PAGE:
6.7 Wednesday, Jan. 4 Energetics of Bat Flight VON BUSSE, J.R.S.*; SWARTZ, S.M.; BREUER, K.S.; HEDENSTRÖM, A.; WINTER, Y.; VOIGT, C.C.; Brown University, Providence, RI; Brown University, Providence, RI; Brown University, Providence, RI; Lund University, Sweden; Humoldt University, Berlin, Germany; Leibnitz Institute, Berlin, Germany firstname.lastname@example.org
The goal of this study is to directly test the U-shaped flight velocity - power curve predicted by aerodynamic theory for the first time in bats. We carried out this test by measuring energy expenditure during flight in a wind tunnel over a broad range of flight speeds. We employed two experimental methods: we used open flow respirometry to measure oxygen consumption of Leptonycteris yerbabuenae flying from hovering to seven m/s, and used the sodium bicarbonate method, spectrometry of a labeled carbon isotope incorporated into expired carbon dioxide, for Carollia perspicillata flying from one to seven m/s. Both study species are nectar feeders that metabolize sugar almost exclusively, which allows for accurate conversion of oxygen consumption into metabolic energy.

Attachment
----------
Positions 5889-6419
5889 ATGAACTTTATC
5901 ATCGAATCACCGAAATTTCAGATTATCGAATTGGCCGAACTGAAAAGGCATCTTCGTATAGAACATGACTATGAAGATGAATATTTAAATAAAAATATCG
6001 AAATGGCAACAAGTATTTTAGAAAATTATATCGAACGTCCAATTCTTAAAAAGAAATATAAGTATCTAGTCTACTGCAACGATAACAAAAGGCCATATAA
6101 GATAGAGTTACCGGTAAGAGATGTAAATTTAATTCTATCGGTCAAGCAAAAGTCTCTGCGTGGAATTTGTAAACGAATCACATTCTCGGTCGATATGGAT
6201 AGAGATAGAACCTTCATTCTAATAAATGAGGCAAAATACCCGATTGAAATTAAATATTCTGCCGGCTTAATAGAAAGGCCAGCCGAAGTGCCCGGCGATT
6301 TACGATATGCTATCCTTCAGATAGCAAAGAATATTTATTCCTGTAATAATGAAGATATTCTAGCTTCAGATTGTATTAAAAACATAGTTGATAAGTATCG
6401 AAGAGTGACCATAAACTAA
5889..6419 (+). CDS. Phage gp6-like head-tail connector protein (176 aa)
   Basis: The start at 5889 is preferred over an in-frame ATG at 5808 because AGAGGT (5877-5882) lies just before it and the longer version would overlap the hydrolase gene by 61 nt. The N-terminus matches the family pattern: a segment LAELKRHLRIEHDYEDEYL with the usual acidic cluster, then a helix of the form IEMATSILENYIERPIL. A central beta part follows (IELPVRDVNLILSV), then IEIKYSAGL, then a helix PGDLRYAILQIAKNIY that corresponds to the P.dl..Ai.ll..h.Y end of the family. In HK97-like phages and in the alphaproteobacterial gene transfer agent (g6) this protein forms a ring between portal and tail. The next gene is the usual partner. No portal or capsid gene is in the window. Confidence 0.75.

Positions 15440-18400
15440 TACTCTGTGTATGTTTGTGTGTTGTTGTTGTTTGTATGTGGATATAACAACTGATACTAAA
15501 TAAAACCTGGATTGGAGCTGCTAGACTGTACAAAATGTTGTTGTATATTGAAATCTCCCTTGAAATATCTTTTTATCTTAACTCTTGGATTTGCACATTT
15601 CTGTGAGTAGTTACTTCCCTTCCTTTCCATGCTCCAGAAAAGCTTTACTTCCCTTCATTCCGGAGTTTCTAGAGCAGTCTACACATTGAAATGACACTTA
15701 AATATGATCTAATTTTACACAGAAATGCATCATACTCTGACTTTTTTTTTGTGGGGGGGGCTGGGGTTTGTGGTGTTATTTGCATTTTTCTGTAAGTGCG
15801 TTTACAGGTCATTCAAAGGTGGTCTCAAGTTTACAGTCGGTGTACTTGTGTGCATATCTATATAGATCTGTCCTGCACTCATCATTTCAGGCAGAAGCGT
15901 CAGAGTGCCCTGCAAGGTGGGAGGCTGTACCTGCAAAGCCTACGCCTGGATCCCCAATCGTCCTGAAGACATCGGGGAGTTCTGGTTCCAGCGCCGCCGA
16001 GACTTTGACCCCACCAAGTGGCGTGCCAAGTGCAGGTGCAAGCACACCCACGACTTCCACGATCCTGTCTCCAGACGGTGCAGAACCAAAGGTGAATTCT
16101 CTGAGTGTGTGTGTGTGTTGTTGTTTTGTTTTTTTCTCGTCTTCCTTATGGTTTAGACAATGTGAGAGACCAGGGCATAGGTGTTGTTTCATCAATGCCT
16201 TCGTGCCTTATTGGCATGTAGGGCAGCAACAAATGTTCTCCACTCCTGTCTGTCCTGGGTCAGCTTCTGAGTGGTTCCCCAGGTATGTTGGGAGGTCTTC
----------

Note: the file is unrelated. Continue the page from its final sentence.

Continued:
By comparing aerodynamic power output and metabolic power input, it is possible to estimate mechanical efficiency of flight. Because the power requirement for level forward flight equals speed times total drag, mechanical power output can be estimated from drag measurements. We made these assessments from aerodynamic measurements using stereo digital particle image velocimetry (SDPIV).
We found that metabolic rate measured by open flow respirometry did not change significantly over the speed range. The sodium bicarbonate experiments demonstrate that most animals show strong velocity dependence in metabolic expenditure for flight. However, some individuals did not conform to this pattern, and employ different energetic strategies with changing flight speeds. Mechanical efficiency measured for Leptonycteris yerbabuenae follows a U-shaped curve, with values between 18 and 23%.